Americans spent $50 billion nationwide during the Thanksgiving retail frenzy in 2014. Double that, and you begin to get an idea of what the Chinese spent on the two-week Lunar New Year festival in 2015.
The single most important festival of the year in Asia, this holiday is all about family reunions, feasting and extensive travel. It is also the biggest retail opportunity in the region for marketers selling everything from clothes and food to alcohol. In the US, marketers have only just begun to leverage this festival despite the fact that there are close to 13 million ethnic Chinese in the country. As the Year of the Monkey sets in on Feb. 8, the potential returns for brands are huge, if they can get it right.
So far, brands have played it safe with lots of red-and-gold communications and traditional imagery. But the downside of this approach is that everything looks the same and brands can get lost in a sea of monkeys. It’s important to remember that China is made up of 23 provinces, each with their own traditions, signature food, attire and even TV shows. So marketers need to get the details right and avoid patronizing stereotypes. Nothing turns a Cantonese shopper off more than the sight of Sichuan food being advertised next to their favorite bottle of brandy.
Marketers must also recognize at the outset, that gifting, while an important part of the festival, does not, and will not, attain the kind of importance as it does during the holiday season in the west. In order to meaningfully integrate themselves into Chinese New Year, brands must understand the three key elements that drive purchase behavior during this time: family bonding, respect and the pursuit of prosperity.
Giving the right gift indicates both status and is a show of respect to the recipient. Showing respect plays an important role in Chinese societies, and remains intact even among Chinese Americans. Geometry Global conducted a study in 2015 to examine how culture influences buying behavior among the four main ethnic groups in America and found that Chinese Americans scored the highest on the dimension of "Power Distance," meaning that they have a very high regard for, and are comfortable with, hierarchy based on age, social influence and power.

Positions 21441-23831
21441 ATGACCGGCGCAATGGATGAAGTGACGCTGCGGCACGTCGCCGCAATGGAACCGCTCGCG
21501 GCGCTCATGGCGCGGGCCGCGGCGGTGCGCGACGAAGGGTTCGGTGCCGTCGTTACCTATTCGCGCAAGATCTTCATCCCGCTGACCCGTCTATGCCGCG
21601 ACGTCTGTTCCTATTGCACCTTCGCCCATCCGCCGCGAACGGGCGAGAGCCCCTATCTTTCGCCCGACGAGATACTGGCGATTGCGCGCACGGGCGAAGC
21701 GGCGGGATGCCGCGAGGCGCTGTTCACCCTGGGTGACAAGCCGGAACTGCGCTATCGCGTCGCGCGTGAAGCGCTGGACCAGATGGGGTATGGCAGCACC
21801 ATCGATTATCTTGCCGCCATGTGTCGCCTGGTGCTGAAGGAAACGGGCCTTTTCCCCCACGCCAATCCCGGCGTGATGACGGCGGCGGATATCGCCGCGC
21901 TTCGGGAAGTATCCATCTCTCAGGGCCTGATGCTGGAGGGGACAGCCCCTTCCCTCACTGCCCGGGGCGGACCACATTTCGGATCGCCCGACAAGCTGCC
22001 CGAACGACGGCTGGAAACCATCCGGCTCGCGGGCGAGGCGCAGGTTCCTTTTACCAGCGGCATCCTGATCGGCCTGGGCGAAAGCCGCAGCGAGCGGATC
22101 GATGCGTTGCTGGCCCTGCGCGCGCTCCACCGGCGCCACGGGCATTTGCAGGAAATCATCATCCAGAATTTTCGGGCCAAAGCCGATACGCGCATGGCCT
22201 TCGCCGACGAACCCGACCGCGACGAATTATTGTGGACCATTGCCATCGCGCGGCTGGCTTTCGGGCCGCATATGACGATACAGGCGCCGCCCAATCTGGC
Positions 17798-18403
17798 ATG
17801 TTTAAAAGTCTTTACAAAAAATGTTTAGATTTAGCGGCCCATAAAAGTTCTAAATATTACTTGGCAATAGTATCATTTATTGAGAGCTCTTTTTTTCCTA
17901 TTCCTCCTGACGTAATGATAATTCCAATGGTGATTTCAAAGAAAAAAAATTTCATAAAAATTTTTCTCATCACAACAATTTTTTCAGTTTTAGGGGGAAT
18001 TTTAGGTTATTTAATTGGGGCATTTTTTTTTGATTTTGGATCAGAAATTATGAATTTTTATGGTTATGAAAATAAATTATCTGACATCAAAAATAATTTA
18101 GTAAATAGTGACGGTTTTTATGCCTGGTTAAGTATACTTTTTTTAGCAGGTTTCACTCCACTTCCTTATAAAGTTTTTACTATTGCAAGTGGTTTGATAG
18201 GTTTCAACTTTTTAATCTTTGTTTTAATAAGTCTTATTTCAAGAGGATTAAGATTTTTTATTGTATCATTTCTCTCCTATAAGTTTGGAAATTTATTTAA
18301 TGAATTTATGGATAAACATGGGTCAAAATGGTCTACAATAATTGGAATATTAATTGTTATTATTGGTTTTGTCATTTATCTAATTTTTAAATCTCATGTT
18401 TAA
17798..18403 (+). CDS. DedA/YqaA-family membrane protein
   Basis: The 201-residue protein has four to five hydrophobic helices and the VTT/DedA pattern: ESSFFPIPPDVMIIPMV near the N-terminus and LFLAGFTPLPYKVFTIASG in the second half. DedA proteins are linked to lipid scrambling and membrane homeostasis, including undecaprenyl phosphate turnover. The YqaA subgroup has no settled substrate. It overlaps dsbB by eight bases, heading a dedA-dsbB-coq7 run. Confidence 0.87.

So brands that identify the sub-context within the season and leverage it cleverly will stand out. For instance, in the US, premium chocolatier Godiva has used its unique package design and messaging — abundant giving is abundant living — to evoke the idea of prosperity. This also signals great potential for health, beauty, and wellness brands that could replicate the popularity of nutritional and medicinal supplements as a gift to elders in China.
Other brands (in China) are cleverly paying homage to the billions of travelers who go great distances to reunite with loved ones in the world’s biggest human migration. Chinese New Year represents a return of the diaspora with several generations under one roof.
It is not only a physical return, but a return to old traditions. Leveraging this idea brilliantly, a consumer electronics maker used the visual of the household door as a powerful trigger for evoking the feeling of going home, while Pepsi’s "Bring Family Home" travel promotion taps into the memories that you bring with you when you return home.
Millward Brown’s recent BrandZ report "Chinese New Year in Next Growth Cities" also insightfully argues that being useful to the shopper and thinking long-term will be powerful drivers for brands in this season. Given that Chinese New Year happens every year, brands must plan ahead and think about serializing programs so that they don’t reinvent the wheel each time.
And beyond the US, countries around the world would be smart to prepare for a travel boom, as the festival is increasingly becoming the new vacation season for many Chinese. Even the small camper rental store we visited in Queenstown, New Zealand during the holiday last year had a booth with Mandarin video content and guides for Chinese travelers.
A final thought: Know when not to play. Chinese New Year is not applicable to every brand and if an authentic fit does not exist, do not force a presence. Identify a clear role for your product in this season and bring it to life bearing in mind the deep cultural identity that the festival embodies.
Gareth Ellen is COO and Regional Planning Director, Geometry Global China.